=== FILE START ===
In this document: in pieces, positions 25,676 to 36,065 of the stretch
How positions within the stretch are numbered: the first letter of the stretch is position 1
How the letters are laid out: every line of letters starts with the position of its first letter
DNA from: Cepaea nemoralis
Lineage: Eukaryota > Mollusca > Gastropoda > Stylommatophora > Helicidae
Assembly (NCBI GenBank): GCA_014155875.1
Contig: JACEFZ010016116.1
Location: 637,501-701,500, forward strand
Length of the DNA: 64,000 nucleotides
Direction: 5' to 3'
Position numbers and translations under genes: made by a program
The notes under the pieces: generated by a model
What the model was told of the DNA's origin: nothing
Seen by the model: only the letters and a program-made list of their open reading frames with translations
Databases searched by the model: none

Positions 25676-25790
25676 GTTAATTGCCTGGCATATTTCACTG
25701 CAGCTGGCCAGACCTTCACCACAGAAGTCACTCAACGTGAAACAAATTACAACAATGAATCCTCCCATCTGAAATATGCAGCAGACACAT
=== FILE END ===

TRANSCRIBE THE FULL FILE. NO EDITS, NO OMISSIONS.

In this document: in pieces, positions 25,676 to 36,065 of the stretch
How positions within the stretch are numbered: the first letter of the stretch is position 1
How the letters are laid out: every line of letters starts with the position of its first letter
DNA from: Cepaea nemoralis
Lineage: Eukaryota > Mollusca > Gastropoda > Stylommatophora > Helicidae
Assembly (NCBI GenBank): GCA_014155875.1
Contig: JACEFZ010016116.1
Location: 637,501-701,500, forward strand
Length of the DNA: 64,000 nucleotides
Direction: 5' to 3'
Position numbers and translations under genes: made by a program
The notes under the pieces: generated by a model
What the model was told of the DNA's origin: nothing
Seen by the model: only the letters and a program-made list of their open reading frames with translations
Databases searched by the model: none

Positions 25676-25790
25676 GTTAATTGCCTGGCATATTTCACTG
25701 CAGCTGGCCAGACCTTCACCACAGAAGTCACTCAACGTGAAACAAATTACAACAATGAATCCTCCCATCTGAAATATGCAGCAGACACAT